Text as Saraswati
zydenbos at UNI-MUENCHEN.DE
Sat Jul 31 17:41:01 EDT 2010
This is actually a multi-layered question.
(1) As other list members have already pointed out, this concerns not
only Tamilians, nor only brahmins.
(2) The foot is one of the less 'pure' (for want of a better word in
English) parts of the body, and touching anything or anyone with one's
feet is considered a sign of disrespect, if not a deliberate insult.
This goes for books as well as anything else. In Karnataka (and
certainly elsewhere too), if one person touches another with his / her
foot, s/he is expected to request forgiveness at once, and this is
done conventionally by touching that other person somewhere (usually
on the arm or shoulder) with the right hand and then quickly touching
one's own eyelids with the fingertips of that hand (signifying "I
hereby remove the blemish which I have given you and take it upon
(3) Any kind of printed material can be thought of as Sarasvatī. I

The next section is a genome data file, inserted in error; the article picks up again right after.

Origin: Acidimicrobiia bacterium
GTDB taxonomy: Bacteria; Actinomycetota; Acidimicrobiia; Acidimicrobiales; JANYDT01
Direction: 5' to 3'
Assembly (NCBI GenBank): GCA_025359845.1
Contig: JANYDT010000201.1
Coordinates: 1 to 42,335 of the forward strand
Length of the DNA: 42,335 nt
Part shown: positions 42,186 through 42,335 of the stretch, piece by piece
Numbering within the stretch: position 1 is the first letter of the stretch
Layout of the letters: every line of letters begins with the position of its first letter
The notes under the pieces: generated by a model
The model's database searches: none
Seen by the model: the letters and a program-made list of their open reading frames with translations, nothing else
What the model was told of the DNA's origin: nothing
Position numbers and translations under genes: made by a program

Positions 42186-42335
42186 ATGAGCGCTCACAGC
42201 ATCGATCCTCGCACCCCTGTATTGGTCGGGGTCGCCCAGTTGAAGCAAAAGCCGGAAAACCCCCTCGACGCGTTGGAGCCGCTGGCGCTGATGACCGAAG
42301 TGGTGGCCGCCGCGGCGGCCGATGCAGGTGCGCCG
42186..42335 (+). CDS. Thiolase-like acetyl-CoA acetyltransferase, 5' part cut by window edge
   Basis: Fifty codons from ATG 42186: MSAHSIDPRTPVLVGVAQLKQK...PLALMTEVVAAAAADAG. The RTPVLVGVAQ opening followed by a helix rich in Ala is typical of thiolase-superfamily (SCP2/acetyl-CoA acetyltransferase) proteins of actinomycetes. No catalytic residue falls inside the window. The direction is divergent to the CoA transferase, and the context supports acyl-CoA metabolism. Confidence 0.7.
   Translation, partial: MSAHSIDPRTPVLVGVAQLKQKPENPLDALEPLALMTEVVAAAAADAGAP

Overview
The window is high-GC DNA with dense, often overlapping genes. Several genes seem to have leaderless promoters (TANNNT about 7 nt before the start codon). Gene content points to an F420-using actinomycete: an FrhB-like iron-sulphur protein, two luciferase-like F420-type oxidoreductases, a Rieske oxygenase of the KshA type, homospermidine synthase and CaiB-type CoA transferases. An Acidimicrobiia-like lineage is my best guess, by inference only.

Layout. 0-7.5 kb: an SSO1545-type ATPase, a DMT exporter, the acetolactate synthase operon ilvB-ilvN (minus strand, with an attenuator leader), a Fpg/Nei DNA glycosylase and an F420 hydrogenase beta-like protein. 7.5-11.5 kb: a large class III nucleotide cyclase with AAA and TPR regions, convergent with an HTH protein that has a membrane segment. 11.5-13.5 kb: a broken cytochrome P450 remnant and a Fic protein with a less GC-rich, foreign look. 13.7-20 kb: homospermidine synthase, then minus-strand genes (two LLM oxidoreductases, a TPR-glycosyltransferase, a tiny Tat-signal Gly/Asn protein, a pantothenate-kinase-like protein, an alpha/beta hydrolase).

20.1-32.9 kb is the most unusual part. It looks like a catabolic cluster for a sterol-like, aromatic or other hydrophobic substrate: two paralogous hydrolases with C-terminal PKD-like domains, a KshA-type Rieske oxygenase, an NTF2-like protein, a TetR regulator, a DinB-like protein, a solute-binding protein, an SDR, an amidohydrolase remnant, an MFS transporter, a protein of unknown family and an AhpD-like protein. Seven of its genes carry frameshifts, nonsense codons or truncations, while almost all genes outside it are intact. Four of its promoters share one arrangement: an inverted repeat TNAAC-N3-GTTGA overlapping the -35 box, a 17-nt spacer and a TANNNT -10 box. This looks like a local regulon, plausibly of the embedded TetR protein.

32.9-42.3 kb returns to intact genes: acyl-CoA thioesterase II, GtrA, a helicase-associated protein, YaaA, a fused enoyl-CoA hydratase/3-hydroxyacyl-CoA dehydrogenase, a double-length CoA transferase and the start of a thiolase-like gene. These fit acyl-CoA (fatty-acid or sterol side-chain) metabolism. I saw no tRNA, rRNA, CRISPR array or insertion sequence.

knew a lady professor of sociology from UP who was short of stature,
and when once a few telephone directories were piled up so that she
could stand on them and reach a microphone, she refused to do so.
(4) An American friend of mine once shocked his Bangalore-born wife by
putting his foot on a one-dollar banknote to prevent it from being
blown away by the wind: she felt this was an insult to Lakṣmī.
Op 26.07.2010, om 18:11 heeft Joseph Walser het volgende geschreven:
> I have noticed that at least among Tamil Brahmins, if someone
> touches a book with his or her feet, she quickly touches the book
> and touches her eyes. The explanation I have heard is that this is
> to apologize to Saraswati who resides in the print. Can anyone tell
> me how widespread this practice is? Does anyone know of any early
> references to or scholarly discussion of this practice?
Prof. Dr. Robert J. Zydenbos
Department für Asienstudien - Institut für Indologie und Tibetologie
Tel. (+49-89-) 2180-5782
Fax (+49-89-) 2180-5827
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